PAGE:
Skip to main content

Geometry Vocabulary and Notation

Geometry is made up of lines, lines segments, rays, angles, polygons, and circles.  It’s important to know what these basic geometry units are and how to name them, so that you understand geometry lessons, figures, and notation.  Often, the key to solving a geometry problems lies in understanding what the symbols mean.

Line: Lines are one dimensional figures that go on forever in both directions.  A line can be formed with any two points. In fact, any two points are colinear and any two points can form a line. When two lines intersect, they intersect at a point.

Line AB

 The figure above would be called "line AB" or "line BA" which is written $\overleftrightarrow{AB}$ or $\overleftrightarrow{BA}$

 Line segment: Segments are pieces of lines that run between two points. 

Line segment AB

The figure above would be called "segment AB or BA" and written as $\overline{AB}$ or $\overline{BA}$

 Ray: Rays are pieces of lines that stop at one point and go on forever in the other direction.  They are named with the end point first and the “never ending” point second.

Ray AB

The figure above would be called "ray AB" but not "ray BA" and is written only as $\overrightarrow{AB}$ NOT as $\overrightarrow{BA}$

Angle: Two rays or line segments that meet at a common end point (the vertex).

Plane: A plane is a two dimension shape that goes infinitely in four directions (imagine a piece of paper that goes out forever in every direction). Any three points are coplanar and any three points can form a plane. When two planes intersect, they form a line. 

Polygon: Many sided, two dimensional figure.  Polygons include triangles, quadrilaterals, pentagons, and all figures with more than 3 straight lines as sides.

Regular: When a polygon is described as "regular," all if its sides are equal.

Perimeter: The distance around the outside edge of a polygon.

Area: The space inside the edges of a polygon.

Circle: A shape formed by one curved line that is equidistant from a center.

Circumference: The distance around the outside edge of a circle.

Area: The space inside the circle.

Radius: A line (any line) from the center of a circle to the edge (half of a diameter).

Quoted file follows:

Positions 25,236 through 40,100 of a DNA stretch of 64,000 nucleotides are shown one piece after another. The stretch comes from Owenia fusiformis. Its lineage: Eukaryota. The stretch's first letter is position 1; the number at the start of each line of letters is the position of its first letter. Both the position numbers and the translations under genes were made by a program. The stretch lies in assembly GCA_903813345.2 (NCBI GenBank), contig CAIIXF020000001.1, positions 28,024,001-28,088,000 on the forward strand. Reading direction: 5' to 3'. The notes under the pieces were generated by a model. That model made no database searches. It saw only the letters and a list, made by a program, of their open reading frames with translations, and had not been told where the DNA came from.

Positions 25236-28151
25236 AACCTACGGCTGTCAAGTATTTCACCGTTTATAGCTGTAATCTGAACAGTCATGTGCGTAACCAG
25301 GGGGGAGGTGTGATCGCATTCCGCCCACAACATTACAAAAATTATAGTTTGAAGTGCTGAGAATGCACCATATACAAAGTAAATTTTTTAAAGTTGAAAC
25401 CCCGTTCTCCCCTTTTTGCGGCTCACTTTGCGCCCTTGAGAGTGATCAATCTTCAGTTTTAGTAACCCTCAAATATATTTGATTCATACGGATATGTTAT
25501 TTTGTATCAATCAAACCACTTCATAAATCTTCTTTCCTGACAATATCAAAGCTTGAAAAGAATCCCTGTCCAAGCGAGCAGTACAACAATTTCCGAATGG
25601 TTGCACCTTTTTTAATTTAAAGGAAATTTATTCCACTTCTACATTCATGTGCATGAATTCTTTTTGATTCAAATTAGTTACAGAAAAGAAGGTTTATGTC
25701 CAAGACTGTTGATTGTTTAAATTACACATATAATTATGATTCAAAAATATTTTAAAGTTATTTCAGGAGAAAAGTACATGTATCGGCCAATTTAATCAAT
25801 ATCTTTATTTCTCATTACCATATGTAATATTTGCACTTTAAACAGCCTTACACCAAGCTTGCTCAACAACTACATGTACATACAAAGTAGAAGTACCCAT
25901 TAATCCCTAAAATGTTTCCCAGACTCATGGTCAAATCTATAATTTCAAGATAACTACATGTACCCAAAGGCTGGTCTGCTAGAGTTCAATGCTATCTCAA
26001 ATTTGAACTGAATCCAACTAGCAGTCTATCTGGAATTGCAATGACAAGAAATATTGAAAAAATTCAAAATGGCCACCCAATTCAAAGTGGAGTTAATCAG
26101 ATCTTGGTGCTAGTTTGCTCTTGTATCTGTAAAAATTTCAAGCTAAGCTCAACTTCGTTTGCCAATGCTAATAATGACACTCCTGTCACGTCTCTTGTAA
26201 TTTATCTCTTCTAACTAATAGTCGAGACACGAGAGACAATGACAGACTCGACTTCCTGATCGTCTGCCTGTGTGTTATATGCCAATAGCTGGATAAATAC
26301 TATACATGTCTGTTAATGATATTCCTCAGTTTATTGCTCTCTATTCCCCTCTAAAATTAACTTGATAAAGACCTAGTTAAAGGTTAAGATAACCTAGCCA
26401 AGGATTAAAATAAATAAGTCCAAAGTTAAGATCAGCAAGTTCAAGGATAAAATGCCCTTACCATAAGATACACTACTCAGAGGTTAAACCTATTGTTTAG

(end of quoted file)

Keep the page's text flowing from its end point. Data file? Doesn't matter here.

Diameter: A line (any line) that goes from edge to edge of a circle and passes through the center (two radii).

Union:  What separate (but touching or overlapping) lines, segments, or rays form when taken as one continuous line or segment. The symbol for union is: $\bigcup$

Intersection: Where two lines, segments, or rays overlap.  The symbol for intersection is: $\bigcap$

Bisect: Cut in half.  When line segments are bisected, they are cut into two equal line segments.  When angles are bisected, they are cut into two equal angles.

Midpoint: The point at the exact middle of a line segment.  The bisector crosses through the midpoint.  Segments on both sides of the midpoint are equal (and half the length of the full segment).

Symmetry: When both sides of a figure math. If you drew a line down the middle, the two sides would be mirror images.  The line is called a line of symmetry.


One of the main ways to test a student's geometry knowledge is to write a very simple problem that a student needs to understand to solve.

Example: You have $\overline{AB}$ that is bisected by $\overline{CD}$.  If Point C lies on $\overline{AB}$, and $\overline{AC}=20$, what is the length of $\overline{AB}$?

AB is a line segment.  CD not only crosses AB, but C is on AB and CD bisects AB.  That means that C lies exactly in the middle of AB. So, if the distance from A to C is 20, then the distance from AB is 40.

The key to this question is the word "bisect"!  Learn it!

Overall, good math students will know all of these words and be able to use them in simple and complicated math problems. 

Common Core Grade Level/Subject

EdBoost Test: